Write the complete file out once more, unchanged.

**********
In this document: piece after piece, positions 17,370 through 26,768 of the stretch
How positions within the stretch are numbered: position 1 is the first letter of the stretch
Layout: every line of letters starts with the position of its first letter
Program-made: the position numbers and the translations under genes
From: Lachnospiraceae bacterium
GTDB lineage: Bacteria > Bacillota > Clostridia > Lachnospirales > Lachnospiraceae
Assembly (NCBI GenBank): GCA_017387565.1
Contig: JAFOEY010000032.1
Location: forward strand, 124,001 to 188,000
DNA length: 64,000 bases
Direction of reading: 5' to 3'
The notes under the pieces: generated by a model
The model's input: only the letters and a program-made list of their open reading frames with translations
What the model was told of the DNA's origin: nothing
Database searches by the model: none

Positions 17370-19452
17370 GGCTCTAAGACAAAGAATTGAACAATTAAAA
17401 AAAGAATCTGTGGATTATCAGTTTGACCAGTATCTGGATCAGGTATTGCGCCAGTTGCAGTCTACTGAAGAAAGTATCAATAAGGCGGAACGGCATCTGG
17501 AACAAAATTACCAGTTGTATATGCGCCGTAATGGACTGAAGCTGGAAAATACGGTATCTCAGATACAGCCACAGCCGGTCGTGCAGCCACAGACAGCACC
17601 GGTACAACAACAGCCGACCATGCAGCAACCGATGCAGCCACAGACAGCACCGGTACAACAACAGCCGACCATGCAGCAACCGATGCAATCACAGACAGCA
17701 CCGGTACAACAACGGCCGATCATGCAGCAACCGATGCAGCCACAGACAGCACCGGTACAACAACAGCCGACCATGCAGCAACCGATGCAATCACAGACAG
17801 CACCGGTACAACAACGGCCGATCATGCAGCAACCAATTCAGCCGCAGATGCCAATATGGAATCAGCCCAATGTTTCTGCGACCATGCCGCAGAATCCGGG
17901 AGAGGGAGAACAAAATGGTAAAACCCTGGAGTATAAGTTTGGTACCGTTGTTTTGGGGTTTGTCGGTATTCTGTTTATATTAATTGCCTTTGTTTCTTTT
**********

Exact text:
In this document: piece after piece, positions 17,370 through 26,768 of the stretch
How positions within the stretch are numbered: position 1 is the first letter of the stretch
Layout: every line of letters starts with the position of its first letter
Program-made: the position numbers and the translations under genes
From: Lachnospiraceae bacterium
GTDB lineage: Bacteria > Bacillota > Clostridia > Lachnospirales > Lachnospiraceae
Assembly (NCBI GenBank): GCA_017387565.1
Contig: JAFOEY010000032.1
Location: forward strand, 124,001 to 188,000
DNA length: 64,000 bases
Direction of reading: 5' to 3'
The notes under the pieces: generated by a model
The model's input: only the letters and a program-made list of their open reading frames with translations
What the model was told of the DNA's origin: nothing
Database searches by the model: none

Positions 17370-19452
17370 GGCTCTAAGACAAAGAATTGAACAATTAAAA
17401 AAAGAATCTGTGGATTATCAGTTTGACCAGTATCTGGATCAGGTATTGCGCCAGTTGCAGTCTACTGAAGAAAGTATCAATAAGGCGGAACGGCATCTGG
17501 AACAAAATTACCAGTTGTATATGCGCCGTAATGGACTGAAGCTGGAAAATACGGTATCTCAGATACAGCCACAGCCGGTCGTGCAGCCACAGACAGCACC
17601 GGTACAACAACAGCCGACCATGCAGCAACCGATGCAGCCACAGACAGCACCGGTACAACAACAGCCGACCATGCAGCAACCGATGCAATCACAGACAGCA
17701 CCGGTACAACAACGGCCGATCATGCAGCAACCGATGCAGCCACAGACAGCACCGGTACAACAACAGCCGACCATGCAGCAACCGATGCAATCACAGACAG
17801 CACCGGTACAACAACGGCCGATCATGCAGCAACCAATTCAGCCGCAGATGCCAATATGGAATCAGCCCAATGTTTCTGCGACCATGCCGCAGAATCCGGG
17901 AGAGGGAGAACAAAATGGTAAAACCCTGGAGTATAAGTTTGGTACCGTTGTTTTGGGGTTTGTCGGTATTCTGTTTATATTAATTGCCTTTGTTTCTTTT